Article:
I have a love/hate relationship with labels and jargon, in any field. I don’t like being put in a labelled box – who does? – but in a vast, Googleable world, knowing what keyword fits your life situation can be really handy for finding like-minded people or tailored advice.
‘Gentle parenting‘ is a natural follow-on from ‘attachment parenting‘. The latter is primarily focused on infancy, so when our baby grew into a toddler, I started needing new language for the respectful, he’s-a-person-too way we were instinctively parenting our little one.
One of my parenting advice heroes, Laura Markham, talks about ‘positive parenting‘ and means pretty much the same thing, as far as I can tell. LR Knost calls it ‘gentle parenting‘, Lucy AitkenRead talks, among other things, about ‘child rights‘ and no doubt there are plenty of other ways to describe what we’re doing.
(There’s an excellent, short, well-linked introduction to gentle parenting here.)
This blog post started when we were anticipating having a student nanny (the arrangement didn’t eventuate) and I needed to think about how to a) explain our approach and b) give her some tools – almost a phrasebook – for how we like to speak to our kids.
This is just one aspect of respectful communication with kids, so there’ll no doubt be much more to say another day. But today, here are some ways to get kids on board without ordering them around, ways to stop saying ‘no’ and ‘stop’ and ‘don’t’ so much when talking with kids, and what to say instead.
Why stop saying ‘stop’?
When I was in Standard 3 (for 8-9 year olds) at St John’s Hill School, our teacher gave us a positive communication challenge. We needed to write a list of school rules, putting them all in positive terms.
So we couldn’t say Don’t litter or No littering. Instead we had to go for something like Put rubbish in the bin or Be a tidy Kiwi. It was a mind-bending, difficult exercise for the whole class. Our whole culture is much better at saying Don’t! or Stop!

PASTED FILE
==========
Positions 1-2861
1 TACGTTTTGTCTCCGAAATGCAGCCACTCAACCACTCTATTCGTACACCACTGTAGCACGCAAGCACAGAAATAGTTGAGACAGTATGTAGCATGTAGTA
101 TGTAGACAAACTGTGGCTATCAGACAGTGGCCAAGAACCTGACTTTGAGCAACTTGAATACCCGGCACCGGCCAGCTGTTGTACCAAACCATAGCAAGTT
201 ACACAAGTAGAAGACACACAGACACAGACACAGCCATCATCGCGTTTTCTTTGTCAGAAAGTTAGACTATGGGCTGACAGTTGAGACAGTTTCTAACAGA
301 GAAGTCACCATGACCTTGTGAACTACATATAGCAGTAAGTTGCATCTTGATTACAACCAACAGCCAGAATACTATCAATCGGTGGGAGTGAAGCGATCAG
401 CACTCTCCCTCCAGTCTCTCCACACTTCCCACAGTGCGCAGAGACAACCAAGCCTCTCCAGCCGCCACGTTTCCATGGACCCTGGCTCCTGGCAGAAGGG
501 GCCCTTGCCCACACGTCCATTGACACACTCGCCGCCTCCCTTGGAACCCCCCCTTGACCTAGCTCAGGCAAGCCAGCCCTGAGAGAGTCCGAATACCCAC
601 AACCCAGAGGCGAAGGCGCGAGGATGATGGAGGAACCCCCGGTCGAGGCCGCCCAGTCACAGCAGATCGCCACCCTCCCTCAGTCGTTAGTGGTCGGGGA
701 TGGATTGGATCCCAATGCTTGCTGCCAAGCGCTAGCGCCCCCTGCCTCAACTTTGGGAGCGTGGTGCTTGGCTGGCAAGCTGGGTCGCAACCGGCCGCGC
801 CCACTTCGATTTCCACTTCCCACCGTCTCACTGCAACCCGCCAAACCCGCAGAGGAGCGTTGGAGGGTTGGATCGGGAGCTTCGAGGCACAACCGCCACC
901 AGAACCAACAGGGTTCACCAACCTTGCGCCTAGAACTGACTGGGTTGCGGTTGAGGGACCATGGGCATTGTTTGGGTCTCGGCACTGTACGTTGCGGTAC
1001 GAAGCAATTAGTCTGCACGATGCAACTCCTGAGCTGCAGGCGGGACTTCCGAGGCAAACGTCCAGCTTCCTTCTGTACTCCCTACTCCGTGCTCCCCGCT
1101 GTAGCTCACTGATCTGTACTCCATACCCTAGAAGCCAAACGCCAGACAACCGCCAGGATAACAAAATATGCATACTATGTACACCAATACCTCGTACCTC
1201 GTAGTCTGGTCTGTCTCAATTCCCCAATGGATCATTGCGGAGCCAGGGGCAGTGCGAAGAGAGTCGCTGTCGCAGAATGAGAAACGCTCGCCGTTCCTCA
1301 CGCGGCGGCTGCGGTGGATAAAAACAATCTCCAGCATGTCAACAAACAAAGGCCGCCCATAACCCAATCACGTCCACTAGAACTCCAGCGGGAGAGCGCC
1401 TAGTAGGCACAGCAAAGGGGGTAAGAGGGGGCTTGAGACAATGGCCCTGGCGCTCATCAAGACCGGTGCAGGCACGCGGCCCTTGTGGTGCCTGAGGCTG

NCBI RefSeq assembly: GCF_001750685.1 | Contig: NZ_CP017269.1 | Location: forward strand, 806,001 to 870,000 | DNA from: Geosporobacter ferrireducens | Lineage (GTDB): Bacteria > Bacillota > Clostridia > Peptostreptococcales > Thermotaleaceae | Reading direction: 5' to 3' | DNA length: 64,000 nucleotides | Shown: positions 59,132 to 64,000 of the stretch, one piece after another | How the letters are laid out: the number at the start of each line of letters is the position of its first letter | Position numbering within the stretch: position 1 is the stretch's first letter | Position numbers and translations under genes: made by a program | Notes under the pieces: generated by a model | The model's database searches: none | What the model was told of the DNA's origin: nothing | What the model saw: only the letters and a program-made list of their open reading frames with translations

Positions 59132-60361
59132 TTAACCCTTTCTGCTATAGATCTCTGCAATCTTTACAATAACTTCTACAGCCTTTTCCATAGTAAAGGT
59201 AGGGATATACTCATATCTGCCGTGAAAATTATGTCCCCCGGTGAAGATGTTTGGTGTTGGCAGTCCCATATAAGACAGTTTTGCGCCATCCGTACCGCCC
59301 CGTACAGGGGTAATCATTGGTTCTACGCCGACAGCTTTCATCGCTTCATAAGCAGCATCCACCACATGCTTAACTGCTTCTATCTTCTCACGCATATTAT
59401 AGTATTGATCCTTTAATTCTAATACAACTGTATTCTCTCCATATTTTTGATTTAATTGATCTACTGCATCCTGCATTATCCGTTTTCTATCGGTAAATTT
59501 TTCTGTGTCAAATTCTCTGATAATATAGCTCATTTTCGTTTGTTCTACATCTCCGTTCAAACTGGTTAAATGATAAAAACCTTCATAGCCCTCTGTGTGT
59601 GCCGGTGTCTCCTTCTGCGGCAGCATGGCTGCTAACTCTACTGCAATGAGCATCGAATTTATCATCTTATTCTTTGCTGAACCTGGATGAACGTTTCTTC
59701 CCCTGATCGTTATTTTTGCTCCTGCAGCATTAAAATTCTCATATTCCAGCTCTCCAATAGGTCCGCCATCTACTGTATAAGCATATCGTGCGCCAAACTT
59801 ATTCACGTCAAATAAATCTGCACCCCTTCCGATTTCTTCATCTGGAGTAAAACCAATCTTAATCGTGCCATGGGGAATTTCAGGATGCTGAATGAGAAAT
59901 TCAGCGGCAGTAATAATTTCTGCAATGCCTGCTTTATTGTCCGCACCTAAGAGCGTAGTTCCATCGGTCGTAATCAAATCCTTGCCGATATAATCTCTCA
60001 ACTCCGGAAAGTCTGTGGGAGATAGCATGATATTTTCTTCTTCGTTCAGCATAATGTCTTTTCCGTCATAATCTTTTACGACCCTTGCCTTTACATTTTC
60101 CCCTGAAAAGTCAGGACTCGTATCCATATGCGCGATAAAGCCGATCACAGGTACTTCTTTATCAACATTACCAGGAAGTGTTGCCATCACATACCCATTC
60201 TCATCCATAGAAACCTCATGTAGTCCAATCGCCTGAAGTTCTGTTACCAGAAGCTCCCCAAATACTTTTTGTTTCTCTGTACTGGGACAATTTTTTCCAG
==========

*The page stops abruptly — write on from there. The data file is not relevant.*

But this skill, of couching instructions or suggestions in positive language, is extremely useful as a communication strategy, and especially so with young children. And when it comes to connecting with a little person whose speech is still developing, we could all benefit from breaking down as many communication barriers as possible.
The idea behind this isn’t just some PC-gone-mad, we-should-all-be-cheery-and-positive vagueness. It’s about how a young child’s brain works (and the brains of plenty of adults too, actually).
As Miss Faith at Joyful Toddlers writes:
We all think with imagery, and children even more than adults. If I say, “Don’t run in the street,” what’s the image that comes into your head? Now, how about if I say, “Please walk straight along the sidewalk.” The word “don’t” is a modifier that is very weak compared to the strong image created by the rest of the phrase. This is why, if you say “Don’t jump in the puddle,” the average two-year-old will go directly to the puddle and jump in it, and be slightly puzzled as to why you’re annoyed.
[Read more at Joyful Toddlers.]
So if we can get in the habit of telling our kids what we do want them to do, we’ve got a better shot of communicating effectively so our message actually goes into the brain of our little listener.
It’s not just about changing your phrasing from don’t to do. We can also give kids extra information and motivation, with concrete ways to solve problems, and concrete reasons for behaving in a useful, sensible way. We can give kids tools to make it as easy as possible for them to choose to do things in a wiser or less damaging way.
Kids are people, too: Would you speak like that to an adult?
The fact that positive phrasing is a really effective communication technique may be enough motivation to give it a go. I do think there’s more to it, though.
I’m not just trying to stop sounding like I’m ordering my kids around, I’m actually trying not to order them around, as much as possible. I want us to be a team that does things together, and a family of kind people who treat each other well.
You may or may not be surprised to discover that this has indeed happened! We have plenty of frustrations and hard days, but we really do feel like we’re on the same team together. My 3.5 year old will tell you that ‘we make a great team!’ and ‘we are good at solving problems together!’ and it’s true.
Gentle parenting has built up trust inside my little guy that we are always on his side and keen to make things work for everyone. We do our very best not to impose arbitrary controls on him, and to take his wishes, preferences and urges into account in family decision-making. We are generous with explanations, reasons and background information, so he knows why we are wanting to do things however we’re proposing.
We have found that once you’re in the swing of things, and in the habit of treating a small person like a real human being with as many rights as an adult guest in your home, it’s not that hard to find win-win solutions to most problems that present themselves.